- Forms of payment: Many private and publicly funded drug treatment centers accept health insurance, as well as private payment. Some facilities will even arrange payment plans that accommodate the client’s resources. Private facilities that offer research-based therapies, comfortable accommodations, and spa-like amenities can be surprisingly affordable, so it’s important not to overlook these options when you’re conducting your research.
- Aftercare services: A drug treatment program should not end once the client leaves the facility. Aftercare services help the client make the transition from life in rehab to life in the community through sober living homes, alumni programs, and referrals to local 12-Step groups or recovery organizations.
Understanding the Intake Process
The intake process represents a pivotal stage in rehab. At this point, the client has taken the first steps in entering a program, and the treatment team must determine what type of care will best meet that individual’s needs. Intake involves much more than gathering demographic information or processing payment.
The client should undergo a complete physical, psychiatric, and psychosocial assessment, including:
- Level of recent substance abuse
- Types of substances used
- Previous rehab experiences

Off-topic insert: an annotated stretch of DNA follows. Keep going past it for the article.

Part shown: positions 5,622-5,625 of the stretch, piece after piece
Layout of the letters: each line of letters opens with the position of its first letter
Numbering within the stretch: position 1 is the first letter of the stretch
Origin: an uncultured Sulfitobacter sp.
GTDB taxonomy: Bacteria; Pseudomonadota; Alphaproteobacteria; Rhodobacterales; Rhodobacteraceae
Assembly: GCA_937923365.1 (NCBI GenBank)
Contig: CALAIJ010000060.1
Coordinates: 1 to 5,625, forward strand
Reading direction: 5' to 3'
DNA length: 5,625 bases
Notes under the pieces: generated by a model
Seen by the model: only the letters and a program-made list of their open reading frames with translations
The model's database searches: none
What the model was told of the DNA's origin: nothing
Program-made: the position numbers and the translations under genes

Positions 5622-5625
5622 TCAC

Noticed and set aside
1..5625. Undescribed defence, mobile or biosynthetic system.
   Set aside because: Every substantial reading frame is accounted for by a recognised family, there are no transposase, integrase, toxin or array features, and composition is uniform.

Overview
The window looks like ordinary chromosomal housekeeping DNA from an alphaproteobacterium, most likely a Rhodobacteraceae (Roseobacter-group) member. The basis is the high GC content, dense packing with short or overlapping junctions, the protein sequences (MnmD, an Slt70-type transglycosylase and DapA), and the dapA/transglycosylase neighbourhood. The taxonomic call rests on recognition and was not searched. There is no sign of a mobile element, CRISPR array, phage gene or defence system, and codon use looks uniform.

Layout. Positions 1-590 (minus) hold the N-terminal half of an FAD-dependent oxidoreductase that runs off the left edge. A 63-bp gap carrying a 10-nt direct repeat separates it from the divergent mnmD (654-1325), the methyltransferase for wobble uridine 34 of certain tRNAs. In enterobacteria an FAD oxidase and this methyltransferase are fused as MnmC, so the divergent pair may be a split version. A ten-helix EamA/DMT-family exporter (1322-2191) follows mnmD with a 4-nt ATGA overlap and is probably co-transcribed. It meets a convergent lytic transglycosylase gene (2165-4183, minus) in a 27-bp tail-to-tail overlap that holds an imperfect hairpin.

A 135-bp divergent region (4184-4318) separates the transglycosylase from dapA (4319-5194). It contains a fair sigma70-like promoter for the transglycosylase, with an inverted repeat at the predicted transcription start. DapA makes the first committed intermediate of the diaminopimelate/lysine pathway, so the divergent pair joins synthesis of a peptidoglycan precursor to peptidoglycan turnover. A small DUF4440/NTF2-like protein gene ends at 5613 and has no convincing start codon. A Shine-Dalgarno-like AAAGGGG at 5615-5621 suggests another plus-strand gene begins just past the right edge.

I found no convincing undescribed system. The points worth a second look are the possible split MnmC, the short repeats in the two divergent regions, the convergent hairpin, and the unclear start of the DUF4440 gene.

- Current medical condition and past medical history
- Potential mental health concerns (undiagnosed psychiatric illness)
- Current psychiatric diagnoses
- Family and relationship status
- Home environment
- History of past trauma
- Social support system
- Occupational status and financial resources
During the intake process, the treatment team determines what level of care the client needs to remain stable, safe, and comfortable in recovery. A large part of this decision is based on the client’s medical and psychiatric condition, severity of substance abuse, and motivation to seek treatment. Clients who have serious co-occurring conditions or who are at high risk of abandoning treatment may be treated most effectively in an inpatient setting, such as a hospital program or residential rehab facility. Medically stable clients who are strongly committed to recovery and who don’t need 24-hour supervision may be ready for partial hospitalization or an intensive outpatient program.